"Your unsubscribe may take a few days" :-)

Apologies if this has been posted before, but this twitter thread with some insight into the inner workings of a legacy bank made me smile…and very happy I don’t work for one…


Joe Pettersson[@Joe8Bit]
I saw a tweet asking why sometimes when you unsubscribe from an email list it says it can ‘take a few days’. Buckle up, as I have a RIDICULOUS story about this happening in The Enterprise™️…

There’s a bank. Let’s assume you’ve heard of them, in fact if you’re in the UK there’s a 10 in 1 chance they’re YOUR bank. I was an overpayed ‘consultant’ at this bank.

This bank sends marketing emails. There’s a little ‘unsubscribe’ link at the bottom of the mail. People often click it.

When they do it calls an antique web service that runs ‘somewhere’ at the bank. Honestly, it took me 3 weeks to find out where.

This web service sends an email to an internal email address every time it’s clicked. This happens 100s of times a day.

This email was originally sent to an individual. They left the bank five years before.

This mail address is now forwarded to an email group. They couldn’t change the address as it’s hard coded and they don’t have the code that was used to compile this Java 6 service.

This email group is monitored by two people in the banks offshore centre in Hyderabad. They worked super hard and always SMASHED their job; but holy crap it was soul crushing.

When I spoke to them via VC they had the Enterprise 1000 Yard Stare. They’ve banged their head against this thing for YEARS and it’s NEVER changed.

When they get a mail, they need to run a SQL query to see if that mail address is associated with a customer (which results in one process) or if it’s not (which results in a separate process)

If they’re a customer, they execute another SQL query that updates a customer record in a type of ETL staging area. Every one of these changes is reviewed (at 4pm UK time) by a team in an office in Scotland. If they approve it, it gets executed 24 hours LATER at 4pm

If this person is NOT a customer, they add it to an excel and email it (just before they go home) to a marketing team in Swindon.

The marketing team use tea leaves and chicken bones to decide if this person is a ‘high vale prospect’ (their ‘SLA’ is ‘within 48 hours’). If they AREN’T they add the address to another excel and email the original team in India. They use their ‘process’ to execute a SQL query

If they ARE a ‘high value prospect’ the marketing team MANUALLY sends an email asking if they REALLY REALLY want to unsubscribe? It looks like an automated email, but it ain’t.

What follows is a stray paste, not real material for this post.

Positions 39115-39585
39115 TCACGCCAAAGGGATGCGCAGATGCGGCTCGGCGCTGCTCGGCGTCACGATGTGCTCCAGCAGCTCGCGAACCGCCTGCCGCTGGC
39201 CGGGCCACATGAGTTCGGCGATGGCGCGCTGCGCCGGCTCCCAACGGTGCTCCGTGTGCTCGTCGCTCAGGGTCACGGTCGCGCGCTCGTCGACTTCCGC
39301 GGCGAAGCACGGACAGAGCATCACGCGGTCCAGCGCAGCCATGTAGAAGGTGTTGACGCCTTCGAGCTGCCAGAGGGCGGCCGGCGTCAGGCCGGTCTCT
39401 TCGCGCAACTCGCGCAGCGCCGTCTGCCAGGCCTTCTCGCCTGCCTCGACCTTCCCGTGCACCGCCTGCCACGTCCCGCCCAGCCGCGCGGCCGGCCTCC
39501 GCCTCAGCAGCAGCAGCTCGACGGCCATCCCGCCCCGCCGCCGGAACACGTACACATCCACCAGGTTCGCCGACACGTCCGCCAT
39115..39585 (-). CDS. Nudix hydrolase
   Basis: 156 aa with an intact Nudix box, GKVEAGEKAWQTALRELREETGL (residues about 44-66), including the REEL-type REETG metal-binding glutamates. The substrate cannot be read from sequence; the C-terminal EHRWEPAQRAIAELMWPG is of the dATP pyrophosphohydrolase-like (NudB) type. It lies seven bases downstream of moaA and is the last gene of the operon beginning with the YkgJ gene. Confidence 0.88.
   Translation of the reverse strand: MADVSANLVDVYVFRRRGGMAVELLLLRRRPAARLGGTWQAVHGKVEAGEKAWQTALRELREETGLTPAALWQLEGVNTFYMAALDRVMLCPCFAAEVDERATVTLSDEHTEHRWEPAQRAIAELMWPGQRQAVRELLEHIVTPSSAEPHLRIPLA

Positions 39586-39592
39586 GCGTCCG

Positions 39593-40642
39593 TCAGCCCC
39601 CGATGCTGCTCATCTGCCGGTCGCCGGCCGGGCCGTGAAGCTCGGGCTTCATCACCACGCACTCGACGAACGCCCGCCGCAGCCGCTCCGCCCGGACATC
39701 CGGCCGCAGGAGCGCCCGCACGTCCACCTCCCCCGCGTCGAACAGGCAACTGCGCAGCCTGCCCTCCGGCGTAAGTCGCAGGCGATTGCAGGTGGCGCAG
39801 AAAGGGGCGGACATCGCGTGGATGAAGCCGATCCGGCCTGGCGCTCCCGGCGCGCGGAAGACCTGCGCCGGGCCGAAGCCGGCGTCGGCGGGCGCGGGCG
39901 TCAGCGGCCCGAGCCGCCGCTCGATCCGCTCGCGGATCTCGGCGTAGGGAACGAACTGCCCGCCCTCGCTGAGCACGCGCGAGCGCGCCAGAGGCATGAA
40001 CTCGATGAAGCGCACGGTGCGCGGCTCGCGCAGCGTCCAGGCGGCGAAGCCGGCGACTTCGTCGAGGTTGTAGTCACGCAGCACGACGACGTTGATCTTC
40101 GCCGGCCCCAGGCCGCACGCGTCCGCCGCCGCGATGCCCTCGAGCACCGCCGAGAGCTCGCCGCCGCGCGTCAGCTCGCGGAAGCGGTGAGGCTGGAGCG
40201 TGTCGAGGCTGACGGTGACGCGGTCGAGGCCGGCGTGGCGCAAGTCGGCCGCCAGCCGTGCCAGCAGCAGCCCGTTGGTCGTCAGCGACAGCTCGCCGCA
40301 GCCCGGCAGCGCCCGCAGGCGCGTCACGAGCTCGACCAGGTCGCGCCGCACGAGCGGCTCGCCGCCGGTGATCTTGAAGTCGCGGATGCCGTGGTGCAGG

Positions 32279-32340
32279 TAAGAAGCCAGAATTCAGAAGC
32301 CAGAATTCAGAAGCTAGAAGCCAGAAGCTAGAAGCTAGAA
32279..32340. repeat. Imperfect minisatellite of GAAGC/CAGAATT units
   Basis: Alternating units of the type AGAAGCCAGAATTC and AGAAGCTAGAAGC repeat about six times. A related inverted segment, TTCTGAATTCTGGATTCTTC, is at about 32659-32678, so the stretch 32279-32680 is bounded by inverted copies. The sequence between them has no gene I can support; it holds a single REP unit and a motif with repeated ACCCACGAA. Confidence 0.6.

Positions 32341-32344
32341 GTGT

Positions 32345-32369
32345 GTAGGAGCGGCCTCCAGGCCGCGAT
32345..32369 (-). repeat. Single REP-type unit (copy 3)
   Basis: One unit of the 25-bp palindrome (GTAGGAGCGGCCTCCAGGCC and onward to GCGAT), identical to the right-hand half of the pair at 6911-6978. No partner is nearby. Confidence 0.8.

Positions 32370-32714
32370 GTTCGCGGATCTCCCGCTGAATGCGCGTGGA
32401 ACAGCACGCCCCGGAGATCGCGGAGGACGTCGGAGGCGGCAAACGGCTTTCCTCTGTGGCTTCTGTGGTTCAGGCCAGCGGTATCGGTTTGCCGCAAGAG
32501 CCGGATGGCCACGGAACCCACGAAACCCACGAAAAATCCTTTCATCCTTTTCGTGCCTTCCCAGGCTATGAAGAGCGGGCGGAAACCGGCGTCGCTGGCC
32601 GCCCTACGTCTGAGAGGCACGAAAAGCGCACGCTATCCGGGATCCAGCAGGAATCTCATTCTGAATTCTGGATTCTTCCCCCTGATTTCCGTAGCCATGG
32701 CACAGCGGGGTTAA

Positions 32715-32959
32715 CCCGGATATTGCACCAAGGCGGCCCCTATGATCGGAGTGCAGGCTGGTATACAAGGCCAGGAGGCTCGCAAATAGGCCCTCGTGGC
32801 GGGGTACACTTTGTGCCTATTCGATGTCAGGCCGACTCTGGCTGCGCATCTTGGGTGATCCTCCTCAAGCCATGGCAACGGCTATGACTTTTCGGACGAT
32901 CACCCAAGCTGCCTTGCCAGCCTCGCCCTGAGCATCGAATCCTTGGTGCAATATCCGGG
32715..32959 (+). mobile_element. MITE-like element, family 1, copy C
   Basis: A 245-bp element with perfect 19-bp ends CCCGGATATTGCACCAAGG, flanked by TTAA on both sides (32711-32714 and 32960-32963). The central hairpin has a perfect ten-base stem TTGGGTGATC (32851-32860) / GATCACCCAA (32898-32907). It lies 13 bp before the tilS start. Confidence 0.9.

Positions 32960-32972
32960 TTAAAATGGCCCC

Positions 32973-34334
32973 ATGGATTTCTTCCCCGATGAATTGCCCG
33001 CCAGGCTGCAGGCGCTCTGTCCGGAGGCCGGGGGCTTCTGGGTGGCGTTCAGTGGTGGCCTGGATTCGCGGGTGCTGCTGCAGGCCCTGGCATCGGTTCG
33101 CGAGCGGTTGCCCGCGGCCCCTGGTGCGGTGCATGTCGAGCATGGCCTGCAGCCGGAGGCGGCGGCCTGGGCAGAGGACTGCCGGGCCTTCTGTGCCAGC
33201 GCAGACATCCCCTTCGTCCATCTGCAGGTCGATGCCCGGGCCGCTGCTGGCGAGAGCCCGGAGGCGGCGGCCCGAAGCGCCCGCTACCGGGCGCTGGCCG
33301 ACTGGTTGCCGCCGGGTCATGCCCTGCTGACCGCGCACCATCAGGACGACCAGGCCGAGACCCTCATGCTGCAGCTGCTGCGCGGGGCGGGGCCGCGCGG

If they answer yes (they had to literally reply ‘YES’) then the team in Swindon send a THIRD excel back to India and the ceremonial SQL queries are run.

IIRC this took FOUR BUSINESS DAYS on average. On average ~700 people unsubscribed a day and ~70% of those were deemed ‘high value prospects’.

There’s another story about how the two people from India joined our engineering team and became the Product Owners for the thing that replaced it :muscle:

They were also two of the nicest, most caring, hardest working people I’ve ever had the opportunity to work with. They were the reason why this awful corporate clusterfuck of a process worked so ‘smoothly’ for all those years.

If those things didn’t make an ideal, A+ candidate to own the replacement system I don’t know what did.

They eventually moved to the UK, and one of them is now in charge of a team of 40+ people!

Why had they been ignored and overlooked for so long, and why every bit of their work needed to be ‘checked’ by a team in the UK… you’ll need to fill in the gaps on that one-oh wait no, it was prejudice against offshore workers and a light sparkling of racism! :sparkles:


Saw that last night, but wow!

That was a jaw to the floor read. Wow indeed but a great ending!

To be fair, some companies use marketing agencies to run their campaigns. They’ll typically run off a list of recipients and send it to the agency. That list may be used once, twice, for one month, etc. If a campaign is an email followed by a second fine days later, for example, and you unsubscribe after the first, it’s likely you’ll receive the second because the agency still has you on their list.

It really depends how everything is set up, though I do agree that best practice would be for an unsubscribe request to be actioned instantly and shared with the appropriate agencies.

Not to say that this example here isn’t particularly extreme :grinning:

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Great story! I just disagree with the final appreciation. I find it pretty normal for a company to double check on outsourced work or even suppliers.

Here in Portugal for years most of my job consisted on checking work outsourced to Germany and many of our clients, Aldi comes to mind, then also double checked our work, if shipments had been properly scheduled, how manufacturing was going, etc